(Incidentally, I hope someone will explain to me why, when we translate the Old Testament, we don’t translate the names. We just end up with, I think, a transliteration, thus the English word “Jacob” appears in the translated text, instead of the English word ” Supplanter.”)

    At what point in history did people start referring to their children by a collection of sounds that meant nothing in their language? This seems to me to be a tragedy. As a culture, we’re all crazily searching for our identity. I wonder if this is part of the problem.

    But here’s something beautiful. Look at this passage:
    But Jacob said, “I will not let you go unless you bless me.” And he said to him, “What is your name?” And he said, “Jacob.” Then he said, “Your name shall no longer be called Jacob, but Israel, for you have striven with God and with men, and have prevailed.” Then Jacob asked him, “Please tell me your name.” But he said, “Why is it that you ask my name?” And there he blessed him. (Genesis 32:26b-29)

    After this, when people refer to this person, they said יִשְׂרָאֵל, which means “God contends” or “soldier of God.” God changed his name from “Supplanter” to “God contends.” Imagine the impact on your understanding of who you are. Because of the significance of names in that culture, it’s like God has changed WHO Jacob is, or confirmed that Jacob is not who he was.

    On that note, consider when Jesus tells His followers that they are to pray in His name. I’ve never really understood that, but what if it’s saying Christians are to pray in the identity in Jesus? Like signing His name at the end of a letter we write to God.

    It’s also interesting how God places such importance on His name. (Exodus 3:13-15) He tells Moses to tell the people “I AM has sent me to you.” Contrast this with some ancient Egyptian gods and goddesses: Isis meant “she of the throne.” Ra [who supposedly called all people into existence by speaking their secret name] is a derivation of “sun.” Consider the ancient Greek gods. Last night, I read that it’s tough to know what any of the names of the Greek gods meant–they were some sort of derivation from something that meant something, or a transliteration of a god’s name in an older culture. God’s name emphasizes His existence, and doesn’t tell us a whole lot about Him besides that. It’s clear that He cannot be reduced to a “superhuman” or to an embodiment of the sun or other part of nature, like so many gods in other cultures. He is altogether different, and altogether real.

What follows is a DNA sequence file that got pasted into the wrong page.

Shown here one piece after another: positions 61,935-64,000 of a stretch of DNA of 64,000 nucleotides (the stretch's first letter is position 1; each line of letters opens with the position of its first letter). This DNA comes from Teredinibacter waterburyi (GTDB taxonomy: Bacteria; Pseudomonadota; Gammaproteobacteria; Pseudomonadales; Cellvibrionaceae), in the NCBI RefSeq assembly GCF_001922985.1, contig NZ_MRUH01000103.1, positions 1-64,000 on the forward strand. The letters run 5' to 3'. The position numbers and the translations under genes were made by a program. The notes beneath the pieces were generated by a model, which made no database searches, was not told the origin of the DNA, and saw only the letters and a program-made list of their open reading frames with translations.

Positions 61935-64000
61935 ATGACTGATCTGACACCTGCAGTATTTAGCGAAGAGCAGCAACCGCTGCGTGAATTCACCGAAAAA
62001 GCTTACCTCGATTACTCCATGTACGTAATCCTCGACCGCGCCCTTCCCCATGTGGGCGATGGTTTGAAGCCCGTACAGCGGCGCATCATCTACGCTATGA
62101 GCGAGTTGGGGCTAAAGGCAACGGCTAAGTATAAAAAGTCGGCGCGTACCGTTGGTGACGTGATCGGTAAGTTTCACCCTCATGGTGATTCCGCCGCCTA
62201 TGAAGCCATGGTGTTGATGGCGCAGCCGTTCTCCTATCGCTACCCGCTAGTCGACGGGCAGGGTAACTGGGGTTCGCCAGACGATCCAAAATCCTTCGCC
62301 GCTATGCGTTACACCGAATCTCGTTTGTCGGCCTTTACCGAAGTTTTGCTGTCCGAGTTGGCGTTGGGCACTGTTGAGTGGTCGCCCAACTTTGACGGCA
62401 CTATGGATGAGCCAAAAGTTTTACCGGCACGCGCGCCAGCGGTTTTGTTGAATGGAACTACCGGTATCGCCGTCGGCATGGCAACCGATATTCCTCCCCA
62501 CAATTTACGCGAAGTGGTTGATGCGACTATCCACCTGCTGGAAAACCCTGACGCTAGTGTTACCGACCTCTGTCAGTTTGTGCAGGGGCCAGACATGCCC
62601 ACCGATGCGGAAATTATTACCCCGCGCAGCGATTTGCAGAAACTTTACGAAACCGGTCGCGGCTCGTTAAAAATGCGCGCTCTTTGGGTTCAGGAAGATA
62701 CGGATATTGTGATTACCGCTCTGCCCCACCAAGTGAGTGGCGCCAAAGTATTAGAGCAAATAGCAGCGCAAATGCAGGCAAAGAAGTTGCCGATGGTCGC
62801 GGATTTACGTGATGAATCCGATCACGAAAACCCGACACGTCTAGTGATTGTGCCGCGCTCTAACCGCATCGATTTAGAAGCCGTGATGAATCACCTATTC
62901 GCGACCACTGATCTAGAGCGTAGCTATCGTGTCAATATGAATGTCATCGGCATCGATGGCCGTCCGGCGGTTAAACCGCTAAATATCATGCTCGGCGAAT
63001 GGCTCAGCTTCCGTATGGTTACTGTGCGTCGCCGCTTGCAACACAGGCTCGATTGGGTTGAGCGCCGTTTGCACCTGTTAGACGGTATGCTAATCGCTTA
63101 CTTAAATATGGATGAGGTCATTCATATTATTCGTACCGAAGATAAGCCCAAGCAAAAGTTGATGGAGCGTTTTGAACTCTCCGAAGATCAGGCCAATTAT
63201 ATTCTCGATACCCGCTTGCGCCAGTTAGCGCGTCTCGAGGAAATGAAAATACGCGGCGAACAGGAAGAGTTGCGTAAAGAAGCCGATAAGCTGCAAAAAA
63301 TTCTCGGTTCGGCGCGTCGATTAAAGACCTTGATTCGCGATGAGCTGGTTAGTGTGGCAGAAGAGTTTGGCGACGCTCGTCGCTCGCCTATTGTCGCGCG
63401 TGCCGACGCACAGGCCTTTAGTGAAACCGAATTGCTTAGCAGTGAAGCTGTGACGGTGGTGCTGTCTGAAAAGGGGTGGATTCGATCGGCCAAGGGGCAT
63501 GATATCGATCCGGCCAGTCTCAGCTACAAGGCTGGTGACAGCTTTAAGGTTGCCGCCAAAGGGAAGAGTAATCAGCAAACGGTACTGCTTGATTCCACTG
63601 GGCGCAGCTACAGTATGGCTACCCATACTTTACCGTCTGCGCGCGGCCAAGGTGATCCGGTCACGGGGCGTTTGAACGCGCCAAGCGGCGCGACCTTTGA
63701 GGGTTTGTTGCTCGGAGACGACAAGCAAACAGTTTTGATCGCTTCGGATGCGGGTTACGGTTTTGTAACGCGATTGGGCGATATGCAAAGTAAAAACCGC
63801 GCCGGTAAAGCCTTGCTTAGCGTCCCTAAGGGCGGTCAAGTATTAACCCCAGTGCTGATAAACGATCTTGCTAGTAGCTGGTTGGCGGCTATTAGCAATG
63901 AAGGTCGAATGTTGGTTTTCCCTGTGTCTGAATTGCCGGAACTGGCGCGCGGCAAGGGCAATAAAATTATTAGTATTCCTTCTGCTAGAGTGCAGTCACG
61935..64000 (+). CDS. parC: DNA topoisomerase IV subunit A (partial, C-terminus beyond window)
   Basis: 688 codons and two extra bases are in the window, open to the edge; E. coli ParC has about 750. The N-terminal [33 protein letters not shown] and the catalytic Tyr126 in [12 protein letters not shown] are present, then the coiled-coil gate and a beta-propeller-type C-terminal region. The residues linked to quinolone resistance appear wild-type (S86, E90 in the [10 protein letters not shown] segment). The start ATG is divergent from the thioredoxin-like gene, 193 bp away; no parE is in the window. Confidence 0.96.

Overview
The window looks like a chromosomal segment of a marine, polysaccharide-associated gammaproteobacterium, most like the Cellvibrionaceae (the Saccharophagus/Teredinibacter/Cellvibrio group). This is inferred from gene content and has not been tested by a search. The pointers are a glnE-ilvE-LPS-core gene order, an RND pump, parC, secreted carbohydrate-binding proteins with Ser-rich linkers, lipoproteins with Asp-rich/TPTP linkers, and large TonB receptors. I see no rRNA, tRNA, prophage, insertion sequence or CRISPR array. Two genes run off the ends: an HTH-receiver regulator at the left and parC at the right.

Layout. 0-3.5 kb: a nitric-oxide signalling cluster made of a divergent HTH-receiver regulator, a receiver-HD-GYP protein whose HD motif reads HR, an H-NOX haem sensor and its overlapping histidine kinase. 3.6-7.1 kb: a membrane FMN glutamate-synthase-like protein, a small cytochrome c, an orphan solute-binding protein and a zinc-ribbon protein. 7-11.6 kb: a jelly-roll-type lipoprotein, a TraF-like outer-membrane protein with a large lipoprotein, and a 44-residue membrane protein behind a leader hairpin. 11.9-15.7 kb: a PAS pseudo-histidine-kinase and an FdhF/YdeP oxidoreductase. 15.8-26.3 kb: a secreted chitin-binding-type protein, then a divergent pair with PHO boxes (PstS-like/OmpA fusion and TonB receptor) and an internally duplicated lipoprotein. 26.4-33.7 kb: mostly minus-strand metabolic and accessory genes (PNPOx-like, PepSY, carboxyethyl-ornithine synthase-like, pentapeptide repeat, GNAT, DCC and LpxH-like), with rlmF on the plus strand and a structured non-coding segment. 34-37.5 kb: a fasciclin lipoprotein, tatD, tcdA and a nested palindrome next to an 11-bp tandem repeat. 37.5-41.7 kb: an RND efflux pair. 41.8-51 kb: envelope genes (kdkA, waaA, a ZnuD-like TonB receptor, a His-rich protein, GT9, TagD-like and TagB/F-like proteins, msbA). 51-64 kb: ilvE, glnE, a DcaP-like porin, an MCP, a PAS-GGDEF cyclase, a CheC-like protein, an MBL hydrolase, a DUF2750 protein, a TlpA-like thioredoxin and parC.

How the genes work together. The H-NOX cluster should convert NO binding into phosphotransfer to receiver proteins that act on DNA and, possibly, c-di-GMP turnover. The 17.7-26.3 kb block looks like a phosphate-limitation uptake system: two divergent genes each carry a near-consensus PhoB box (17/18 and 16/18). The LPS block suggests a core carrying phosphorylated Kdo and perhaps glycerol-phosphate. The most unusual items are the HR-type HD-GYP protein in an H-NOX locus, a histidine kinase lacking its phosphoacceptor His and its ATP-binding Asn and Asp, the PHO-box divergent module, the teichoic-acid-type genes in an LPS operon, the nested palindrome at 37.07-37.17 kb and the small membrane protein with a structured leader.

Speaking of names, Snorri Sturluson is one awesome name.

    • Luke Brake June 19, 2013 / 4:39 PM

      You bring up some excellent perspective here! It does seem that there is a profound reverence for names in many cultures. Indeed, perhaps we ought to attribute much more to our own names. I would imagine a lot of this has to do with our dogged pursuit of complete individualism. The idea that our parents, or someone else, could effect our identity is one that strikes the very heart of our individualism. We unfortunately want to make our OWN name rather than let our name be given to us.
      The poet Bragi is the chief poet of the Æsir. From his name, the Norse called their poetry “Brag.” Indeed, while I believe they did place a lot of reverence beside the mentioning of the name, I also believe that they used the indirect reference to “brag” about the achievements of the subject. It is a sort of exploration of a character that also helps to give tremendous perspective to the story. When I read a section of Norse poetry, I feel as if this is simply a small segment of the massive story of the world. This sort of interconnection is impressive.
      It is interesting to note that in Medieval romance there is a also great deal of importance placed beside telling your name to someone. People often let their names be hidden, for I had to prove myself to you before I could know your name.